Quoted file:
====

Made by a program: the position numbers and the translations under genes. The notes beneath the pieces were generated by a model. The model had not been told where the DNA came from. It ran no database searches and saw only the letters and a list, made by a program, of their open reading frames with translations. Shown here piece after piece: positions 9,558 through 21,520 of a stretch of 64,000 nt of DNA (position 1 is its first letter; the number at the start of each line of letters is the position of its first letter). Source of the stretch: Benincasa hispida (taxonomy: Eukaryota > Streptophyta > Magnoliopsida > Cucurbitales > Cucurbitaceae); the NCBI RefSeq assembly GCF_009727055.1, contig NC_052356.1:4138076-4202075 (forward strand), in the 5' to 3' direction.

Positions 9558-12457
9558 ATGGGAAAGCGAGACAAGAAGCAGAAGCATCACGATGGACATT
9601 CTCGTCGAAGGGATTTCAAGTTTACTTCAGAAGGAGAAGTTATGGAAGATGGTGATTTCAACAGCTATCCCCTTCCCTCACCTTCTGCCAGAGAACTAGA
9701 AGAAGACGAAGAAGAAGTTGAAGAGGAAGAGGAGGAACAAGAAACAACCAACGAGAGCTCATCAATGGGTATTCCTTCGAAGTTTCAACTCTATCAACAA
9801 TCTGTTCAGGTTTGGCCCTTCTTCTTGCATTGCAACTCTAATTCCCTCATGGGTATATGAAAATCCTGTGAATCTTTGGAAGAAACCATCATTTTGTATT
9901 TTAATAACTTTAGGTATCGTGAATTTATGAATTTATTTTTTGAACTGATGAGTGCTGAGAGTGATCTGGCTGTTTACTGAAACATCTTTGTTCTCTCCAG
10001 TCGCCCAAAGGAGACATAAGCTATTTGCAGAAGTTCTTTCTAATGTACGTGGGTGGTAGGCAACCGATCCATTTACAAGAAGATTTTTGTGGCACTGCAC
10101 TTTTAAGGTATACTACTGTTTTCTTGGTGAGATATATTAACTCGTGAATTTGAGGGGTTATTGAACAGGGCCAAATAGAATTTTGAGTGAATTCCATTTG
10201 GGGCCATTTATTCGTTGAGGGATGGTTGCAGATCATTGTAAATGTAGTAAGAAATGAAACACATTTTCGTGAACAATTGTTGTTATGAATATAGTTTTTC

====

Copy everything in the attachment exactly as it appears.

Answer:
Made by a program: the position numbers and the translations under genes. The notes beneath the pieces were generated by a model. The model had not been told where the DNA came from. It ran no database searches and saw only the letters and a list, made by a program, of their open reading frames with translations. Shown here piece after piece: positions 9,558 through 21,520 of a stretch of 64,000 nt of DNA (position 1 is its first letter; the number at the start of each line of letters is the position of its first letter). Source of the stretch: Benincasa hispida (taxonomy: Eukaryota > Streptophyta > Magnoliopsida > Cucurbitales > Cucurbitaceae); the NCBI RefSeq assembly GCF_009727055.1, contig NC_052356.1:4138076-4202075 (forward strand), in the 5' to 3' direction.

Positions 9558-12457
9558 ATGGGAAAGCGAGACAAGAAGCAGAAGCATCACGATGGACATT
9601 CTCGTCGAAGGGATTTCAAGTTTACTTCAGAAGGAGAAGTTATGGAAGATGGTGATTTCAACAGCTATCCCCTTCCCTCACCTTCTGCCAGAGAACTAGA
9701 AGAAGACGAAGAAGAAGTTGAAGAGGAAGAGGAGGAACAAGAAACAACCAACGAGAGCTCATCAATGGGTATTCCTTCGAAGTTTCAACTCTATCAACAA
9801 TCTGTTCAGGTTTGGCCCTTCTTCTTGCATTGCAACTCTAATTCCCTCATGGGTATATGAAAATCCTGTGAATCTTTGGAAGAAACCATCATTTTGTATT
9901 TTAATAACTTTAGGTATCGTGAATTTATGAATTTATTTTTTGAACTGATGAGTGCTGAGAGTGATCTGGCTGTTTACTGAAACATCTTTGTTCTCTCCAG
10001 TCGCCCAAAGGAGACATAAGCTATTTGCAGAAGTTCTTTCTAATGTACGTGGGTGGTAGGCAACCGATCCATTTACAAGAAGATTTTTGTGGCACTGCAC
10101 TTTTAAGGTATACTACTGTTTTCTTGGTGAGATATATTAACTCGTGAATTTGAGGGGTTATTGAACAGGGCCAAATAGAATTTTGAGTGAATTCCATTTG
10201 GGGCCATTTATTCGTTGAGGGATGGTTGCAGATCATTGTAAATGTAGTAAGAAATGAAACACATTTTCGTGAACAATTGTTGTTATGAATATAGTTTTTC